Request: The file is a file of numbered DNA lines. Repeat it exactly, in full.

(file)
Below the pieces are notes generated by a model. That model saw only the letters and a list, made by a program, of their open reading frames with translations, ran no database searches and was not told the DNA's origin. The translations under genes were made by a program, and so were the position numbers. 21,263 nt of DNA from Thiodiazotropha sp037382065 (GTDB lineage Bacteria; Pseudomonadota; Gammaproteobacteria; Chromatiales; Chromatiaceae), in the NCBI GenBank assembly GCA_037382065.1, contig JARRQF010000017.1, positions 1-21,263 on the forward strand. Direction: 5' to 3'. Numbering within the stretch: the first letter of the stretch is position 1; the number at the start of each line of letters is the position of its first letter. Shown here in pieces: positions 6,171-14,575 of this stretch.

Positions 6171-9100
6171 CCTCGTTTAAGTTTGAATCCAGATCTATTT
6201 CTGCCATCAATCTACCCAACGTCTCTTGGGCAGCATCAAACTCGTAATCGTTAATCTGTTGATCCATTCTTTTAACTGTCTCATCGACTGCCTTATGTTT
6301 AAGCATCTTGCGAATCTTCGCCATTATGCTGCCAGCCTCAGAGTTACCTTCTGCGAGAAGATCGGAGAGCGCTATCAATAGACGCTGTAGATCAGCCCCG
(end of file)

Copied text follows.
Below the pieces are notes generated by a model. That model saw only the letters and a list, made by a program, of their open reading frames with translations, ran no database searches and was not told the DNA's origin. The translations under genes were made by a program, and so were the position numbers. 21,263 nt of DNA from Thiodiazotropha sp037382065 (GTDB lineage Bacteria; Pseudomonadota; Gammaproteobacteria; Chromatiales; Chromatiaceae), in the NCBI GenBank assembly GCA_037382065.1, contig JARRQF010000017.1, positions 1-21,263 on the forward strand. Direction: 5' to 3'. Numbering within the stretch: the first letter of the stretch is position 1; the number at the start of each line of letters is the position of its first letter. Shown here in pieces: positions 6,171-14,575 of this stretch.

Positions 6171-9100
6171 CCTCGTTTAAGTTTGAATCCAGATCTATTT
6201 CTGCCATCAATCTACCCAACGTCTCTTGGGCAGCATCAAACTCGTAATCGTTAATCTGTTGATCCATTCTTTTAACTGTCTCATCGACTGCCTTATGTTT
6301 AAGCATCTTGCGAATCTTCGCCATTATGCTGCCAGCCTCAGAGTTACCTTCTGCGAGAAGATCGGAGAGCGCTATCAATAGACGCTGTAGATCAGCCCCG